Florence Knoll Sideboard by Knoll International 1960s
Florence Knoll, sideboard, teak and steel, United States, 1960s
This minimalistic sideboard is an American design from the early 1960s. This sideboard has elegant details such as a brushed steel base, a nice use of walnut on each side including the back, and accompanying brushed steel grips. Equipped with two doors with shelfs, two drawers and two file drawers.
Florence Knoll (1917-) was trained as an architect and had a sense of style from a very young age. During her schooltime at Cranbrook, Eliel Saarinen (then the headmaster) and his family included her in their family. In 1936 she met Alvar Aalto and was trained by Marcel Breuer, Walter Gropius and (as if the long list of eminen designers is not long enough) Mies van der Rohe. This meant that although she was barely out of her teens, she was educated by the best of the European modernists. When she arrived in New York she worked on interior projects (being the only female) which is how she came to know Hans Knoll. When Florence joined Knoll, the planning unit started. Florence also made sure that the designs where more 'American Modernist' instead of Scandinavian, When Hans Knoll died she took over and did it with the utmost skill and professionality. Her long list of architect friends designed many famous pieces yet her own imprint on the company including her designs in what can be called 'humanist modernism' is what truly had the greatest impact.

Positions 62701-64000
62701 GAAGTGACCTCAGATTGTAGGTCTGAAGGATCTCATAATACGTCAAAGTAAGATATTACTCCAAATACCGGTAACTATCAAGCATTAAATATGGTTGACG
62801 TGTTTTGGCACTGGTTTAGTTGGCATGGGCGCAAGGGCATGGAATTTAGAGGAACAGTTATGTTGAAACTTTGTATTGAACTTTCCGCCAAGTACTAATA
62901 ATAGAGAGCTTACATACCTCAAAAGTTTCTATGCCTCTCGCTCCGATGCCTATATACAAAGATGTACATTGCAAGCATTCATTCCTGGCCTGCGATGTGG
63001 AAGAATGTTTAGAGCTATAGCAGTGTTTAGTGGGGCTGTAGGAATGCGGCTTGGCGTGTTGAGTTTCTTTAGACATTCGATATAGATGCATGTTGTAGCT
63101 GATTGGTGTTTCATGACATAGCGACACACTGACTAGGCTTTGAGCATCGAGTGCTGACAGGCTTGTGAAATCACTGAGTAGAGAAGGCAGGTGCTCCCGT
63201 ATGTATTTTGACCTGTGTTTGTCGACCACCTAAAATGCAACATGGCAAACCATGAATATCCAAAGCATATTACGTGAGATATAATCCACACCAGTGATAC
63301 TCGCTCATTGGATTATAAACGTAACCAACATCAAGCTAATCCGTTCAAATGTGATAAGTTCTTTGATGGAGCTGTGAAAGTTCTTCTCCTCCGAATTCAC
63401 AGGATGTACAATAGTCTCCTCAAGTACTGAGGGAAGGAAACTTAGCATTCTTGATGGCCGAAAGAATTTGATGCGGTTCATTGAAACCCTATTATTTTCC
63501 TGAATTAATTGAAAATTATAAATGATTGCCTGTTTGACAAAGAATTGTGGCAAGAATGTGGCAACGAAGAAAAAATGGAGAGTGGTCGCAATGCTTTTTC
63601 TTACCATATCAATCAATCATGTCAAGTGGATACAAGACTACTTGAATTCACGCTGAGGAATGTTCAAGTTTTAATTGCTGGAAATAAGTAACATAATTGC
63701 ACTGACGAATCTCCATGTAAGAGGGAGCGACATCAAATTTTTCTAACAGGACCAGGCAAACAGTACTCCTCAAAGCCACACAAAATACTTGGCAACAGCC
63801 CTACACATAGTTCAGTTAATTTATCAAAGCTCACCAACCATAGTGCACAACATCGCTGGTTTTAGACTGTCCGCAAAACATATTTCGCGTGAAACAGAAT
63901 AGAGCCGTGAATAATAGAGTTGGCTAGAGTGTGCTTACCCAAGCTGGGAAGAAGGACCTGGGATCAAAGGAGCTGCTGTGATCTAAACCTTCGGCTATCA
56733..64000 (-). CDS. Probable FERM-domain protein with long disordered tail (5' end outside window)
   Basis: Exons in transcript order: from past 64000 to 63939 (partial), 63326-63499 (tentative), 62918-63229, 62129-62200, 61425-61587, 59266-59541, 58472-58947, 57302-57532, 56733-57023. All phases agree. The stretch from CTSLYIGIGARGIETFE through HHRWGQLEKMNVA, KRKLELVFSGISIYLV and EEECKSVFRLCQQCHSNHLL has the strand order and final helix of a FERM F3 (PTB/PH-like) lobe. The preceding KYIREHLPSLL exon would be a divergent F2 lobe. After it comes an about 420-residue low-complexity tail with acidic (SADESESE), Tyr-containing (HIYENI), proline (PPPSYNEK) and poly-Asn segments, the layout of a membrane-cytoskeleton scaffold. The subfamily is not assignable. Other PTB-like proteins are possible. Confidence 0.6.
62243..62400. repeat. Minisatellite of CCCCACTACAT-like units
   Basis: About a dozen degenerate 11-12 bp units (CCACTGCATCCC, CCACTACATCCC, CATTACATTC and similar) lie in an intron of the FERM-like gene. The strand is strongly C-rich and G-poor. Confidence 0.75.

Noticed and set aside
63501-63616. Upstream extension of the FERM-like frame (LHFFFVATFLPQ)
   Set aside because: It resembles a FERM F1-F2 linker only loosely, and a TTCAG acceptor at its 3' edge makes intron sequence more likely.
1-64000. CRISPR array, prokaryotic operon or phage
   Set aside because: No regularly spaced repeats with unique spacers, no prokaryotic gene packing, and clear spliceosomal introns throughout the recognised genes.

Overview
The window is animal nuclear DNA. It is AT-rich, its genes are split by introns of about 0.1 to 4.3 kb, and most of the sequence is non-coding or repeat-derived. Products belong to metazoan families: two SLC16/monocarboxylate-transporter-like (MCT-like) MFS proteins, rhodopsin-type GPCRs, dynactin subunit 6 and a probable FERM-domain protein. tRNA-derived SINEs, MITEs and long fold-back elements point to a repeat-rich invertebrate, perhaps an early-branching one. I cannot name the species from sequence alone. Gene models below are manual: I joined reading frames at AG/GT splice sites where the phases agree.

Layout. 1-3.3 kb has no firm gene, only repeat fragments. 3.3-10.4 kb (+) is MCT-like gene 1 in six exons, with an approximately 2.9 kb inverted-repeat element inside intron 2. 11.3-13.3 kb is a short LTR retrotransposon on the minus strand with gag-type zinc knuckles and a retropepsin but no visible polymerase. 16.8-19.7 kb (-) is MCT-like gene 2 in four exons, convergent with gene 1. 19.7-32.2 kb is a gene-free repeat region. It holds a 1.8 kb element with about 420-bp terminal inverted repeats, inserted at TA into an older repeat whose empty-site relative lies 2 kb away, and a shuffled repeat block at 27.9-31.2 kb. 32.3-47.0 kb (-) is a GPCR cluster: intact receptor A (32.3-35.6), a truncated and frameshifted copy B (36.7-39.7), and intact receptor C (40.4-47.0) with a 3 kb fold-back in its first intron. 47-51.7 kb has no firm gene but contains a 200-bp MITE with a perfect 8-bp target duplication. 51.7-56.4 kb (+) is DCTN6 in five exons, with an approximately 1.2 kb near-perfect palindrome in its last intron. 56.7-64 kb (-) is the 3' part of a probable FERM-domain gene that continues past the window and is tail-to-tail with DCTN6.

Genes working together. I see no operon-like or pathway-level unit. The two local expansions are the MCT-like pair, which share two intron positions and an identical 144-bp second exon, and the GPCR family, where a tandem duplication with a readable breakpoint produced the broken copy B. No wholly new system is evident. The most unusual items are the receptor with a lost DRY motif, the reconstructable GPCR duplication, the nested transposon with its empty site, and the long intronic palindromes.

Knoll International was founded in New York by the 26 year old German Hans Knoll (1914-1955) in 1938. Hans' father, Walter Knoll was a true modernist and furniture manufacturer who had a reputation for quality. When Hans Knoll died at a young age his wife Florence Knoll took over and under her influence the company flourished and created its best designs. She designed and led the company where she cooperated with talented designers such as Eero Saarinen, Ludwig Mies van der Rohe, Richard Schultz and Harry Bertoia.
Lutz, Brain. Knoll. A modernist universe. New York: Rizolli, 2010, p. 160.